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What's in your computer?

Is your business at risk?

Mark Trenner //March 12, 2015//

What's in your computer?

Is your business at risk?

Mark Trenner //March 12, 2015//

The call to my office goes something like this.

Caller: “I need to speak with an attorney about an accusation of theft.”

IP Attorney: “We don’t handle criminal law here.”

Caller: “You don’t understand. This isn’t your typical shoplifting case – I’ve been accused of having unlicensed software on my company computers. Can you help?”

Typically, the caller has already received a letter from the Business Software Alliance (BSA). According to the BSA’s website, they investigated over 15,000 reports of software piracy for the most recent year reported. The risk of getting caught is high. The risk is especially high because the BSA takes all reports seriously. They have an online form and hotline, where anyone can anonymously report a potential violation. Often, an employee (or disgruntled former employee) reports their own company to the BSA.

Many times, the business owner was unaware of the unlicensed software – or at least unaware of the extent of unlicensed software on their systems. But the result is the same. The company has been caught, and it’s too late to simply remove the unlicensed software or purchase valid licenses (although this will also be required). The BSA is looking to be paid – more than just the cost of the software –money damages. And the BSA may even publicize the violation – adding a bad reputation for your business.

There are several things you can do before it comes to this point. First, all company computers should be managed by one person (or group within the company) who is responsible for all computer equipment and software – an IT Manager. Second (and not necessarily in this order), conduct a company-wide audit of your computer software to ensure compliance with all license agreements.

Your IT Manager may be hired specifically to manage your company software. In a smaller company, the IT Manager may be a contractor. Regardless, your IT Manager is the one person responsible for making sure that all new software is properly paid for and in compliance with the license terms. Preferably, your employees cannot install any software on their computers without going through the IT Manager.

Having central oversight helps to ensure no employee is installing rogue copies of software on their computer. Remember, these are the same employees who might decide to turn your company in to the BSA if they don’t get that raise or promotion – or if they are terminated.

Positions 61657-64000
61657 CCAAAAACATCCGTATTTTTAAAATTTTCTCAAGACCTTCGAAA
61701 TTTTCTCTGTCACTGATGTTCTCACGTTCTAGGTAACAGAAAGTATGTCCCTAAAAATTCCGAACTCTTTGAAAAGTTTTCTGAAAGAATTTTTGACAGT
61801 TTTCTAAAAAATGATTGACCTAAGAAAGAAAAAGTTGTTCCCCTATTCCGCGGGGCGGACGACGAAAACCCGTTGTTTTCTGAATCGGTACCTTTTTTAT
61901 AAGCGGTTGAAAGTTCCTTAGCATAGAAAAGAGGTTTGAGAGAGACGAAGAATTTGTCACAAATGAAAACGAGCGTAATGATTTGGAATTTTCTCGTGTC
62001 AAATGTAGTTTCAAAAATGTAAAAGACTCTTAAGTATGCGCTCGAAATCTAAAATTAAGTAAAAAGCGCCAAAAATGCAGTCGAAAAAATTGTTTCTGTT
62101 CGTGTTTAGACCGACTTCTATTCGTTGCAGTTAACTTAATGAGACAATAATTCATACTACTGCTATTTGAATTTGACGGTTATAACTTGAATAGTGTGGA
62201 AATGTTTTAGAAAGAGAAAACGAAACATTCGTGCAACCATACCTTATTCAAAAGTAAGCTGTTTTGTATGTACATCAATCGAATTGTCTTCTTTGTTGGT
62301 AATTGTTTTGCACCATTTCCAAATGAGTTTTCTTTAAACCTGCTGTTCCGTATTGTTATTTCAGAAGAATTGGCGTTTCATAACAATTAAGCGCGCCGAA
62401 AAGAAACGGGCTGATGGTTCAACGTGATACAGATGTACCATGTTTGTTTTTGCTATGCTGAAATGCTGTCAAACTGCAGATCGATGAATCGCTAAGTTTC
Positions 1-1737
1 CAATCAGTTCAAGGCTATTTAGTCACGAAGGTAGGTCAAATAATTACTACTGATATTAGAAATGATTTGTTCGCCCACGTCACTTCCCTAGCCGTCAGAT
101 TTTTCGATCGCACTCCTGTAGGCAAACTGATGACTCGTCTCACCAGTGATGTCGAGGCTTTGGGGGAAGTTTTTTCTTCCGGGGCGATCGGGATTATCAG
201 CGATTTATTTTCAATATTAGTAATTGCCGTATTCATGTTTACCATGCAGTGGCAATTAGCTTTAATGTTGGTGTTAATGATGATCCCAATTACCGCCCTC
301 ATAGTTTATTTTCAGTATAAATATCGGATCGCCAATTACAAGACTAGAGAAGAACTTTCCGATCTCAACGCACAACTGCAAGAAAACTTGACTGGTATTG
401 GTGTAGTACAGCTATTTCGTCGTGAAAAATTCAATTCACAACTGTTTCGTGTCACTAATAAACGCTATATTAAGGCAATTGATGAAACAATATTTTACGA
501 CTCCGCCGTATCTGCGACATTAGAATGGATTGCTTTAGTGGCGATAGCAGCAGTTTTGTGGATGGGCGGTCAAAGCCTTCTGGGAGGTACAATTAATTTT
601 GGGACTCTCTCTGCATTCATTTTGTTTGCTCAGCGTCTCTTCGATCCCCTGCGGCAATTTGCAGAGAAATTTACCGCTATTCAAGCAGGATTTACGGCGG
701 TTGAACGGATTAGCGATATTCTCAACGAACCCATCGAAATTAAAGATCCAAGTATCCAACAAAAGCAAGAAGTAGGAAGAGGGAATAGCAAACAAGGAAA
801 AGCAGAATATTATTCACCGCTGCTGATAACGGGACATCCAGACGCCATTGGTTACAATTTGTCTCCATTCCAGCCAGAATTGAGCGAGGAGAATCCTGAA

What about software that has already been installed? If you’re just starting out, knowing that all of your software is licensed is a much easier task. Of course, the bigger or older your company (and hence the more software that has already been installed), the more daunting this task may seem. But sticking your head in the sand is not the answer. You need a full software audit to identify and address any issues before receiving a letter from the BSA.

Conducting a successful software audit includes two parts. First, all software needs to be inventoried and associated with a valid license. Next, the licenses need to be reviewed to ensure that the software is properly licensed.

What does it mean to be properly licensed? Are you restricted to one installation per purchase? Can you install the same copy on your desktop and laptop computers? What if you buy a new computer, can you reinstall the same software on the new computer without having to purchase another license? What about “Home” and “Student” versions?

The answers to these questions, and other scenarios, are typically spelled out in the license agreement. The what? The license agreement. You know, the box that everyone clicks “OK” on without necessarily reading all or even some of the actual text. These are called “Click-Thru” licenses and have been upheld by courts to be perfectly legal. In other words, when you click “OK,” it is the same as if you signed a legally binding contract with the software company.

Of course, it is important to actually read the license agreement before clicking “OK.” Your IT Manager (working with your business attorney as necessary) can help stay on top of this for future installations. And for any software that has already been installed, the license agreement can often be accessed from within the software application itself, for example, by clicking HELP or ABOUT on the toolbar. If you can’t find the license agreement, these are usually posted on the software developer’s website.

Now “reading” the license and “understanding” the license are often two different things. If you have any questions at all, you should contact your business attorney for clarification. Ignorance is no defense to having unlicensed – or even improperly licensed – software on your company computers.